A call by dozens of tenured faculty members for Princeton to divest from companies that “contribute to or profit from” Israel’s occupation of the West Bank has stirred up the campus since early November, with hundreds of students and faculty signing dueling petitions and debating what role the University should play in shaping public policy.
Although the Resources Committee of the Council of the Princeton University Community (CPUC), the body charged with assessing divestment proposals, quickly decided that the original faculty petition did not meet University guidelines for consideration, organizers of the campaign — which has drawn support from 76 tenured faculty members — say they plan to press on.
“Not five years ago, having this conversation in such an open and honest way would have been much more difficult,” said Max Weiss, associate professor of history and Near Eastern studies, one of five faculty authors of the divestment petition. “What we’re seeing is a real shift in the public discourse on the limits of what I think is legitimate criticism of the state of Israel and its policies.”
Supporters see divestment as a way of pressing Israel to end what they describe as violations of human rights and international law, exemplified by last summer’s 50-day Gaza war, in which about 2,100 Palestinians and 71 Israelis died. But opponents say divestment is the wrong way to encourage compromise between parties locked in a complex, protracted conflict.
“Divestment assigns absolute blame and demonizes one side and ignores the fact that there are failures and faults on both sides of this conflict,” said Sam Major ’16, president of Tigers for Israel, a student group whose anti-divestment petition has drawn more than 450 student signatures. “Singling out one party for blame is not going to get us anywhere.”
The Princeton divestment controversy arises amid an ongoing international effort to pressure Israel economically in its decades-old conflict with the Palestinians, a campaign known by the shorthand BDS, for boycott, divestment, and sanctions. Supporters of the Princeton effort note that, unlike some broader BDS initiatives, the University campaign targets only Israel’s involvement in the West Bank and Gaza, not Israel as a whole.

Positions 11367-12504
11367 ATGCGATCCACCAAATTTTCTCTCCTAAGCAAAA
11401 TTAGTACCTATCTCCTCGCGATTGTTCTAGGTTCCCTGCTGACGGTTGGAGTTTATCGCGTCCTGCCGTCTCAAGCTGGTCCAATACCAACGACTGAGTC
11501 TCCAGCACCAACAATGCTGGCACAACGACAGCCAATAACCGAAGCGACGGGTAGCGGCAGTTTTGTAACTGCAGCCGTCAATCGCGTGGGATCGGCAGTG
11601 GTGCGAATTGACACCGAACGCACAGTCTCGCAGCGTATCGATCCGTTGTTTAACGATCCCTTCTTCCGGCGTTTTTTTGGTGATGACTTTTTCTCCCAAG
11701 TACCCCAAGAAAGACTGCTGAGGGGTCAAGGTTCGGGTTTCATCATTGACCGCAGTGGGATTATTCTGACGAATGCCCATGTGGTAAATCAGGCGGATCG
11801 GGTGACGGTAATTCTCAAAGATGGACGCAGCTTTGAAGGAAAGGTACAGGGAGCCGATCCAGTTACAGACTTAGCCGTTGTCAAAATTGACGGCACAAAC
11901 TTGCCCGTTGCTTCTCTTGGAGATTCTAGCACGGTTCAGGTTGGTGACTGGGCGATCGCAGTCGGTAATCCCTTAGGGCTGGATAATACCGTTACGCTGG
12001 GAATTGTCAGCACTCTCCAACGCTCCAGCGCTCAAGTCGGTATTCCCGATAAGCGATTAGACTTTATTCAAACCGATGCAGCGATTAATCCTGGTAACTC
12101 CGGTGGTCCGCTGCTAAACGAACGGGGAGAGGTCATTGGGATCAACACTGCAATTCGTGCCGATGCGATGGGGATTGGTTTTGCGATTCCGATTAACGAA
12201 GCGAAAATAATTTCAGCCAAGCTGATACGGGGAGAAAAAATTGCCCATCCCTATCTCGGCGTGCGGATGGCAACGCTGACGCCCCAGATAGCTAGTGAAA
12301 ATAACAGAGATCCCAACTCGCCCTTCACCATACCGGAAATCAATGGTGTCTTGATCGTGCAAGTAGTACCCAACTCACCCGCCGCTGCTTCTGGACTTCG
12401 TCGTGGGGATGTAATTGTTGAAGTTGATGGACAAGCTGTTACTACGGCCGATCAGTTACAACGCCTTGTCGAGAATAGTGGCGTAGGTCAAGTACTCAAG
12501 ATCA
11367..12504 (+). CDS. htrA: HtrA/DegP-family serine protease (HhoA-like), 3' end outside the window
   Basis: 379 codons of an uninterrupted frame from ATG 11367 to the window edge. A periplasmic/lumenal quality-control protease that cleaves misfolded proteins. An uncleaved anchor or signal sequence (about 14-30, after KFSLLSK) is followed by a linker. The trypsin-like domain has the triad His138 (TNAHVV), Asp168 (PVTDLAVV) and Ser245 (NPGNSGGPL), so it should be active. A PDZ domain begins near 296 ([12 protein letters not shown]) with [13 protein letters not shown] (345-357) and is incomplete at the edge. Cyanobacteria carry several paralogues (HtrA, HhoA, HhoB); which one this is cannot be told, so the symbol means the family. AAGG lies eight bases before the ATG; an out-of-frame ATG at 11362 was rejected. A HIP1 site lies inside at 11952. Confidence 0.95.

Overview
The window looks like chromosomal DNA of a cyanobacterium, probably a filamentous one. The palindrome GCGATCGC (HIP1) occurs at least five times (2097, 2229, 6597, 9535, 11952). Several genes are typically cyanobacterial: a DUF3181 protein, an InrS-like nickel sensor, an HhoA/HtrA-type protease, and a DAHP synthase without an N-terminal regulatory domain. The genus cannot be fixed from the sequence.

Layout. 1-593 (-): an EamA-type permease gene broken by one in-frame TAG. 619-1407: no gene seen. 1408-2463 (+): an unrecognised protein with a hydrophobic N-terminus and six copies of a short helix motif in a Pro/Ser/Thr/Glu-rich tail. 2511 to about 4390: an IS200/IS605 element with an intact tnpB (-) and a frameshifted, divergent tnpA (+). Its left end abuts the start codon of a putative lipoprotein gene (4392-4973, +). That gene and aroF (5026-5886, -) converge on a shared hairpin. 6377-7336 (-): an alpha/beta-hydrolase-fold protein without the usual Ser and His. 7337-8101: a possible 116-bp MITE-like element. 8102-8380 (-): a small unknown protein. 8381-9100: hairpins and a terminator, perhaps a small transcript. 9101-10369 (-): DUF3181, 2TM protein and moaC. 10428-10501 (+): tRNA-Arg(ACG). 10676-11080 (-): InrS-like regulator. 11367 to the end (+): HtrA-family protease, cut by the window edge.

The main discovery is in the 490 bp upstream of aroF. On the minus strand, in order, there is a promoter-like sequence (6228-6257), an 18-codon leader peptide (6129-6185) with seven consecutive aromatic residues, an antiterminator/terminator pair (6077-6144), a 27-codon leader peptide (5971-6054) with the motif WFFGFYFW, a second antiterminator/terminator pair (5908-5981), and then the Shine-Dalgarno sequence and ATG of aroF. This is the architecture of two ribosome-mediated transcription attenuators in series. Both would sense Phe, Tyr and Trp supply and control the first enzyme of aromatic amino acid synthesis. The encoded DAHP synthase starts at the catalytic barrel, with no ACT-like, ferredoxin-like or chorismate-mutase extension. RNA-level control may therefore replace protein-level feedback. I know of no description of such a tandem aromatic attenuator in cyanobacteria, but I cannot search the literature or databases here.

Campuses from New York to California have argued for years over divestment efforts aimed at influencing Israeli policy, but no American university has made the decision to divest.
Because Princeton does not publicly discuss its investments, neither side in the divestment debate knows whether University holdings include companies that might meet the criteria laid out in the faculty petition. But proponents say even a symbolic gesture by a high-profile institution like Princeton could carry weight.
Symbolism “is intimately linked to eventual practical effects,” said Katie Horvath ’15, a board member of the Princeton Committee for Palestine, a student group whose pro-divestment petition has drawn nearly 500 student signatures. “The ultimate goal is to create a downward spiral, where investment in companies complicit in human-rights violations becomes increasingly more risky and increasingly less palatable. Then that really creates the pressure for change.”
Princeton’s divestment guidelines, adopted by the Board of Trustees in 1997, stipulate that divestment be considered only when consensus has emerged on an issue that provokes “considerable, thoughtful, and sustained campus interest” and involves “a central University value.”
To demonstrate that no such campus consensus exists on Israel-related divestment, officers of the University’s Center for Jewish Life followed up the faculty petition with their own anti-divestment letter, which said the “unproductive and unfair” divestment effort “raises questions as to the reason for submitting Israel to such unique pressure” in a region, and a world, filled with injustices. Six hundred faculty, staff, alumni, and parents of Princeton students have signed, said Rabbi Julie Roth, executive director of the CJL.
At its Nov. 21 meeting, the CPUC Resources Committee decided that the current debate, launched when the faculty petition was published as an ad in the Nov. 5 issue of The Daily Princetonian, had given rise to no consensus and was too recent to have provoked “sustained” campus interest, said Karen Jezierny, the University’s director of public affairs, who staffs the committee.
The petitioners are free to revise and resubmit their divestment request, Jezierny said. Weiss said the faculty campaigners are considering their next move.
President Eisgruber ’83, who has met with partisans on both sides of the issue, said divestment is a distraction from the work the University should be doing on the Israeli-Palestinian conflict: promoting teaching, scholarship, and public discussion.
“I don’t think this is a petition that meets our criteria, and I think there are much better ways of having conversations about the issues in the Middle East that are obviously of critical importance,” Eisgruber said.